• Although specific embodiments have been illustrated and described herein, those of ordinary skill in the art will appreciate that an arrangement calculated to achieve the same results can be substituted for the specific embodiments shown. This disclosure is intended to cover adaptations or variations of one or more embodiments of the present disclosure. It is to be understood that the above description has been made in an illustrative fashion, and not a restrictive one. Combination of the above embodiments, and other embodiments not specifically described herein will be apparent to those of skill in the art upon reviewing the above description. The scope of the one or more embodiments of the present disclosure includes other applications in which the above structures and methods are used. Therefore, the scope of one or more embodiments of the present disclosure should be determined with reference to the appended claims, along with the full range of equivalents to which such claims are entitled.
  • In the foregoing Detailed Description, some features are grouped together in a single embodiment for the purpose of streamlining the disclosure. This method of disclosure is not to be interpreted as reflecting an intention that the disclosed embodiments of the present disclosure have to use more features than are expressly recited in each claim. Rather, as the following claims reflect, inventive subject matter lies in less than all features of a single disclosed embodiment. Thus, the following claims are hereby incorporated into the Detailed Description, with each claim standing on its own as a separate embodiment.

Claims (37)

What is claimed is:
1. A method for operating a memory, comprising:
determining a data state of a first memory cell coupled to a first data line in response to a request to sense a data state of a second memory cell coupled to a second data line adjacent the first data line;
applying a reference voltage to the first data line;
floating the second data line while adjusting a voltage of the first data line from the reference voltage to an adjusted voltage associated with the determined data state of the first memory cell;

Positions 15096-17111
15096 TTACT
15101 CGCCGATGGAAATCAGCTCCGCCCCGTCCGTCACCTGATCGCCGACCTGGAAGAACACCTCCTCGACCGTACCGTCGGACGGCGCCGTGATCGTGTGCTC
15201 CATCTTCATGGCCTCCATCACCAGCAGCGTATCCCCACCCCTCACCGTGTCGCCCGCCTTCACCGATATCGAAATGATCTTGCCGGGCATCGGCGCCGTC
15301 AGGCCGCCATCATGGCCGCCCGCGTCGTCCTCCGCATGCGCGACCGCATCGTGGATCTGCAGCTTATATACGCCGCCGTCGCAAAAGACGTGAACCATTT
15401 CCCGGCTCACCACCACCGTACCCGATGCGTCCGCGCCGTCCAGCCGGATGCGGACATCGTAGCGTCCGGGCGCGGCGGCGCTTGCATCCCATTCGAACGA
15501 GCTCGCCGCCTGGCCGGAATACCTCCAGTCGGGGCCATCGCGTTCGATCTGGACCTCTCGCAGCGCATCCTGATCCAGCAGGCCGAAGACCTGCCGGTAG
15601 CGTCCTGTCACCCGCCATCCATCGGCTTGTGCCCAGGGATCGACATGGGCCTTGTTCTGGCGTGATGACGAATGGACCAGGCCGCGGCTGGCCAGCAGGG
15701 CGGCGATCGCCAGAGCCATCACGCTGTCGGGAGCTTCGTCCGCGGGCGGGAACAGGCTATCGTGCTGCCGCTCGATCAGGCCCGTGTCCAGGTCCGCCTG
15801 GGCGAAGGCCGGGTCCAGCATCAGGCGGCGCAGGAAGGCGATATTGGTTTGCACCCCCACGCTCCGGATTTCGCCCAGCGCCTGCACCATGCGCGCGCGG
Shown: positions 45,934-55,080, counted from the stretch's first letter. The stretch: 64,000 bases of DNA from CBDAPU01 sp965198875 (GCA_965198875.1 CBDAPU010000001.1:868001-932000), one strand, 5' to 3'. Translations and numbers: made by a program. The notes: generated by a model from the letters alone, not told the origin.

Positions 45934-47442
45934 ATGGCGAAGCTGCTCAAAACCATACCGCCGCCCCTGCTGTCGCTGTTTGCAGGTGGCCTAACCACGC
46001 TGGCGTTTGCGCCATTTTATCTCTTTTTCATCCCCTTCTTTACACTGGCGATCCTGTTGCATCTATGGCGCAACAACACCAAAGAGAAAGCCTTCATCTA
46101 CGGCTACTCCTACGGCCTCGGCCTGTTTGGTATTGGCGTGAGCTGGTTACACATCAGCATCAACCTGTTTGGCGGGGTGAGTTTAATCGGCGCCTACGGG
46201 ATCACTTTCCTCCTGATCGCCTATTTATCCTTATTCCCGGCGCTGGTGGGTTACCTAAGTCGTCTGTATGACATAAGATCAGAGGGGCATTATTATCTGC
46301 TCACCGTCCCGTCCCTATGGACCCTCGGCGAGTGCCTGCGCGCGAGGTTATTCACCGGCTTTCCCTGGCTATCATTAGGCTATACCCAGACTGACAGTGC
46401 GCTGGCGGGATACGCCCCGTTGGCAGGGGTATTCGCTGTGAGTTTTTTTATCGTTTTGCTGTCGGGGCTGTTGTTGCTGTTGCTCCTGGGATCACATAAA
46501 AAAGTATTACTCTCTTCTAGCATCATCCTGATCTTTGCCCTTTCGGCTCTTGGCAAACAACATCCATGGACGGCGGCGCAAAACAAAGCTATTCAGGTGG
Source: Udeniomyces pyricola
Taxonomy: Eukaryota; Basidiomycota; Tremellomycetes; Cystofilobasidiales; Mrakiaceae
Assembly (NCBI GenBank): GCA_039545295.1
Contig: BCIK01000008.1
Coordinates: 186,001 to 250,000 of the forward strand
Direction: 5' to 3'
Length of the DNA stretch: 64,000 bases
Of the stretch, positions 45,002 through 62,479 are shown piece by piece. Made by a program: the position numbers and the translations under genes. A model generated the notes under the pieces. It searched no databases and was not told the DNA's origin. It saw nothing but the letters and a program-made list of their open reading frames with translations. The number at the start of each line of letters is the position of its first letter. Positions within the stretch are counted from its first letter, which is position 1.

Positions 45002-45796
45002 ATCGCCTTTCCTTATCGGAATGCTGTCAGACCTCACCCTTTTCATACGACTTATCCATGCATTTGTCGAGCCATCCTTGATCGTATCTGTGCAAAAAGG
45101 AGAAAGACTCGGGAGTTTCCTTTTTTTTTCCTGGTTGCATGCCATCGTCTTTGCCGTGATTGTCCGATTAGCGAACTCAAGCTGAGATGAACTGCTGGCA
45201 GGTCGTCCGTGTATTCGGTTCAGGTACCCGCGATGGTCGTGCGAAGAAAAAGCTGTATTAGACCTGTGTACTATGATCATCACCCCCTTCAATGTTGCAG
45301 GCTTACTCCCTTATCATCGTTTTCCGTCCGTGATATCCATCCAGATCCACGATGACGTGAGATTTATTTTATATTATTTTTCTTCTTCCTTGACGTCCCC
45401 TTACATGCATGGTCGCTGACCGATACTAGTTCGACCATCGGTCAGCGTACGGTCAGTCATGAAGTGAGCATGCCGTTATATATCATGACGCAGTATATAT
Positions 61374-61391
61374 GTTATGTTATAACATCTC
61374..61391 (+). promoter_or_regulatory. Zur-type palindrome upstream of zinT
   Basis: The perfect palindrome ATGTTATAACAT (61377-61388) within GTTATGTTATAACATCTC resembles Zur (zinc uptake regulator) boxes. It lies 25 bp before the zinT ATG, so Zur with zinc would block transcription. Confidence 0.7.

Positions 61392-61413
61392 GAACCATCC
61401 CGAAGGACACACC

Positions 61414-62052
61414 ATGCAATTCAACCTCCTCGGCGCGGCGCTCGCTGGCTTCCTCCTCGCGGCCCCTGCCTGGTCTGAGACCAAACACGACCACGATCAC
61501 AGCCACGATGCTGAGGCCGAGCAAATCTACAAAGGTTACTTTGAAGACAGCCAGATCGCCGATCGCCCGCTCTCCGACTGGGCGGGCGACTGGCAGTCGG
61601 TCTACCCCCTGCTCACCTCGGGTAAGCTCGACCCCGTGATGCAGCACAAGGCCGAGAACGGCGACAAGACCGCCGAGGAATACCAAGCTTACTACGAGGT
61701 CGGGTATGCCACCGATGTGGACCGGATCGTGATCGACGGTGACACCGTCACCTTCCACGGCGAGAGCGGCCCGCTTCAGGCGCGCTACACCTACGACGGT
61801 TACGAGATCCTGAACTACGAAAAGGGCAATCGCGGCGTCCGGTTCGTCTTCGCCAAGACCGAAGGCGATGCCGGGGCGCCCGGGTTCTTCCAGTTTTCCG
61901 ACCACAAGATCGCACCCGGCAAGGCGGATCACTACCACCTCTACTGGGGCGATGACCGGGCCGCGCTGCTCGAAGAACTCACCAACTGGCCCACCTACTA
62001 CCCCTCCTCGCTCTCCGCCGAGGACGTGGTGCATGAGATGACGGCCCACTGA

determining an effect on the second data line due, at least in part, to the adjusting the voltage of the first data line; and
sensing the data state of the second memory cell by applying a particular sensing voltage to a selected access line to which the first memory cell and the second memory cell are coupled, the particular sensing voltage based, at least partially, on the determined effect on the second data line.
2. The method of claim 1, wherein applying a reference voltage to the first data line further includes applying the reference voltage to the second data line.
3. The method of claim 1, further comprising, while floating the first data line, determining the effect on the second data line due, at least in part, to the adjusting the voltage of the first data line.
4. The method of claim 1, wherein determining the effect on the second data line includes sensing whether a voltage on the second data line is different than the reference voltage.
5. The method of claim 1, wherein determining the effect on the second data line includes sensing whether a voltage on the second data line is above or below at least a first voltage threshold level.
6. The method of claim 1, wherein the method includes programming the first and the second memory cell in accordance with a shielded data line technique prior to receiving the request to sense the data state of the second memory cell.
7. The method of claim 1, wherein floating the second data line while adjusting a voltage of the first data line to the adjusted voltage associated with the determined data state of the first memory cell changes a voltage of the second data line due, at least partially, to capacitive coupling between the first and the second data line.
8. The method of claim 1, including:
determining a data state of a third memory cell coupled to a third data line in response to the request to sense the data state of the second memory cell, the third data line is adjacent to the second data line;
while the second data line is floating, adjusting a voltage of the third data line from the reference voltage to an adjusted voltage associated with the data state of the third memory cell;
while floating the first data line and the third data line, determining an effect on the second data line due, at least in part, to the adjusting the voltage of the first data line, the adjusting the voltage of the third data line, and a capacitive coupling between at least the first and the second data line and between at least the second and the third data line; and